All of this is available at jamescipriani.com.

There are so many Bowflex Revolution exercises available these days, that it can be hard to choose which exercises to pick. Then we aren’t even talking about making a workout schedule.

This article goes into various Blowflex Revolution routines, which routines have the biggest effect in terms of losing weight and increasing health. You can also find a sample workout here that affects all parts of your body.

Compound Exercises

The most convenient method to get good results from your exercises, is to use compound routines. A compound routine is an exercise that moves multiple joints throughout the process.

An example of a compound routine is the Bench Press. In this exercise, you will move both your elbow and shoulder joints. In doing so, you are using your chest, shoulders, biceps and triceps muscles.

Isolation Exercises

Contrary to this, you can do an isolation exercise where you only move one joint. The Chest Fly is an example of an isolation exercise. Only your shoulder joint will be moving throughout this exercise. You only need to use your chest muscles (and your shoulder muscles a bit) in order to move your shoulder joint.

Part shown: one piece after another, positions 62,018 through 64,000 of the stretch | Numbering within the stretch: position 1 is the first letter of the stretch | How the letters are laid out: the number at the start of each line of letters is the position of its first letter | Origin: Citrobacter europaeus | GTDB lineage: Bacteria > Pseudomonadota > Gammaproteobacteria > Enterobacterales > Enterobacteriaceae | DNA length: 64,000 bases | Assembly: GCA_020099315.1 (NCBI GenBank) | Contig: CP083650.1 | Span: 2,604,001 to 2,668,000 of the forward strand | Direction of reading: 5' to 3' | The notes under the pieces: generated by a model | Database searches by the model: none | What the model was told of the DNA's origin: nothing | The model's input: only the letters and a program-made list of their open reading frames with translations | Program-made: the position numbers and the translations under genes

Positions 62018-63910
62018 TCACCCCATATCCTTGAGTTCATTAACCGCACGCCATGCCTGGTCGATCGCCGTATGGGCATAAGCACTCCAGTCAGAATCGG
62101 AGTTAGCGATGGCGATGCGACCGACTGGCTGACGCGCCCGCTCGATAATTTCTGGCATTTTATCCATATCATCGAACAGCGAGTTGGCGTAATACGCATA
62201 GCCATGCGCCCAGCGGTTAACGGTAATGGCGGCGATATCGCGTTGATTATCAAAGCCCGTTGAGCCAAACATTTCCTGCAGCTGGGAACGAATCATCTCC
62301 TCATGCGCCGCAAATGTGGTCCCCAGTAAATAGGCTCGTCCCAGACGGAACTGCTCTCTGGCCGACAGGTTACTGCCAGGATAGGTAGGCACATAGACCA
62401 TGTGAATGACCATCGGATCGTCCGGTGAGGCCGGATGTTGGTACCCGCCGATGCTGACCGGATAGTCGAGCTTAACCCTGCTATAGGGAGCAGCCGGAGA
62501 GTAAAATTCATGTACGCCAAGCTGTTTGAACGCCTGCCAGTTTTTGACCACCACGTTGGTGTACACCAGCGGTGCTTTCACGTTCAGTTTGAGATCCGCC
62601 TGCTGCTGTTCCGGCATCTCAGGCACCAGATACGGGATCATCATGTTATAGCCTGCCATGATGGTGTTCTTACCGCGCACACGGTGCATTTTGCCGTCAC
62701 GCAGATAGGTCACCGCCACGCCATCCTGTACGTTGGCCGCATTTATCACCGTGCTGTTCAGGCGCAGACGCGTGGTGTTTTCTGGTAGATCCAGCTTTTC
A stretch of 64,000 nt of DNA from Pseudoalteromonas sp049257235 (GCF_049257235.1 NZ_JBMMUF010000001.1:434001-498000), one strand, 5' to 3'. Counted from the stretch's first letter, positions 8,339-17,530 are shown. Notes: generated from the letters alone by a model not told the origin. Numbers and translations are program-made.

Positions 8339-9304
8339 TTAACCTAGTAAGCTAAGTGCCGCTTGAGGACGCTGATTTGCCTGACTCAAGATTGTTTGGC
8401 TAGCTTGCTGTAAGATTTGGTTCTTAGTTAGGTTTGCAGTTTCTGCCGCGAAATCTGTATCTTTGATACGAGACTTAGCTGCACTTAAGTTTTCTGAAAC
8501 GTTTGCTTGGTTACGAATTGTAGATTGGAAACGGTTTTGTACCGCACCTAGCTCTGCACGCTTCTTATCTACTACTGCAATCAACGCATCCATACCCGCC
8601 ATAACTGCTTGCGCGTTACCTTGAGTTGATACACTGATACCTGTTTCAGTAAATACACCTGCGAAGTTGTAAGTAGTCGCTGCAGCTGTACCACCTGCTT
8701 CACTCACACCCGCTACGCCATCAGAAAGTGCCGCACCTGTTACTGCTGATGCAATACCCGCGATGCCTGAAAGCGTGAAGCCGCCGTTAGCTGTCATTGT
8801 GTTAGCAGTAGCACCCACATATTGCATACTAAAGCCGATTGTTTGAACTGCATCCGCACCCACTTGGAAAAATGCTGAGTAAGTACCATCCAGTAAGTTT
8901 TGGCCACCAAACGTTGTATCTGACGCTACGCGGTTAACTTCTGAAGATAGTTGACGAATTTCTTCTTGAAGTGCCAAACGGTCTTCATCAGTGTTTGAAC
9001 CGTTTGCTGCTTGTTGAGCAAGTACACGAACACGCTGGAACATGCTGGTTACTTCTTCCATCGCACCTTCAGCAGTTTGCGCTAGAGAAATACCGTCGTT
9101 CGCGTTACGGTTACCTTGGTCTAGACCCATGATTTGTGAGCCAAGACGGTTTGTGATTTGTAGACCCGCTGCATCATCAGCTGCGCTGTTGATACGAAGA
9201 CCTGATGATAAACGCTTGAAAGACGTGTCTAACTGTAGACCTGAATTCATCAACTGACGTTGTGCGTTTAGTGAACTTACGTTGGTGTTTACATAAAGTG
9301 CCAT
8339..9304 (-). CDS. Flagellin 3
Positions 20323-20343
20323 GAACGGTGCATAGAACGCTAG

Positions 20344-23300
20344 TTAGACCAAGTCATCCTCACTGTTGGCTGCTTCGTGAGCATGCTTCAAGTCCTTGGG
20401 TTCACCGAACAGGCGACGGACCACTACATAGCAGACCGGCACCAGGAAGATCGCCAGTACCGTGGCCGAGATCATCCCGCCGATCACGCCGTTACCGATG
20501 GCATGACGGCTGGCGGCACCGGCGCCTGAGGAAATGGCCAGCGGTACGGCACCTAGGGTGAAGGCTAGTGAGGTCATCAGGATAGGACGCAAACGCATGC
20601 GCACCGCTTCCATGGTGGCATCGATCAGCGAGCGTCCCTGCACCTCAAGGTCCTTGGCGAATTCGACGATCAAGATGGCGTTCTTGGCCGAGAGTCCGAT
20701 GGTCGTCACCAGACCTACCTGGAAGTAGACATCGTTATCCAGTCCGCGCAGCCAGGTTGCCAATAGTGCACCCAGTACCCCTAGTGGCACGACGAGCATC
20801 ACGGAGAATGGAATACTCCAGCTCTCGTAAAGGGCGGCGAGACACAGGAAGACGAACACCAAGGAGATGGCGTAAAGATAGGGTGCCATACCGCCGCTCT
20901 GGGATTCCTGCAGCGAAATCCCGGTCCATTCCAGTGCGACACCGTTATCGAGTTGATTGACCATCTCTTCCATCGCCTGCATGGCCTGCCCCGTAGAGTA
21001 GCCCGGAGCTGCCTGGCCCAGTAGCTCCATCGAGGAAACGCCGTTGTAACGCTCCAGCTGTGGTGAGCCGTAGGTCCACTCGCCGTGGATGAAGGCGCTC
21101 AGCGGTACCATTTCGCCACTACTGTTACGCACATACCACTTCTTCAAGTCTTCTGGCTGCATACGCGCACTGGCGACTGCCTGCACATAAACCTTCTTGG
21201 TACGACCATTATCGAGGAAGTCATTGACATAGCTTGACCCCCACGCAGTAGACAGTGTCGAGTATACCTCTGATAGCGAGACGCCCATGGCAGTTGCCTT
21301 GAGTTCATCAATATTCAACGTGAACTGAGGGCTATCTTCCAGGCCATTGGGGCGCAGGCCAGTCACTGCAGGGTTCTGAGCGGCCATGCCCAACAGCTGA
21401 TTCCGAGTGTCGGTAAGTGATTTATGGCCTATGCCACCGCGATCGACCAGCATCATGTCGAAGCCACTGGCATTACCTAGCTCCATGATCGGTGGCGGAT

Example Workout Circuit Training

Below, I provide a sample workout. Through this, you can exercise no less than four muscle groups by doing a Bench Press, as opposed to only one when doing a Chest Fly.

In the first period, only execute this circuit once. Later, you can start to do it twice, but only after you found you can do the whole circuit without resting between the individual exercises.

Just in case you also do cardio exercises, then it’s best to do them before your circuit training. This makes your circuit training less difficult and also ensures that your body burns more fat.

Calves – Seated calf raises – 14-16 times

Chest – Bench press – 14-16 times

Back – Wide pulldowns – 14-16 times

Biceps – Seated calf raises – 14-16 times

After taking a rest for two to three minutes, continue as follows:

Thighs – Leg press – 14-16 times

Shoulders – Seated shoulder press – 14-16 times

Triceps – Close grip bench press – 14-16 times

Abdominals – Abdominal crunch – 20-30 repititions

Follow these Bowflex Revolution exercises and you’ll be on your way to a slimmer and fitter body.

Christopher Vogt is the editor of Safe-Weight-Lifting-for-Women.com – helping women to attain the body and health they want. Read more about the Bowflex Revolution at his site.

Short Workouts Lead To Bodybuilding Gains

I have see a lot of people who train 2 hours and even more hours per day and not make any gains in muscle size and strength.They actually lost size and strength. It is better to stick to 45-60 minute workouts for optimum results or it will result in overtraining and loss of muscle tissue. After about 60 minutes of training your testosterone  and growth hormone in your body begins to drop.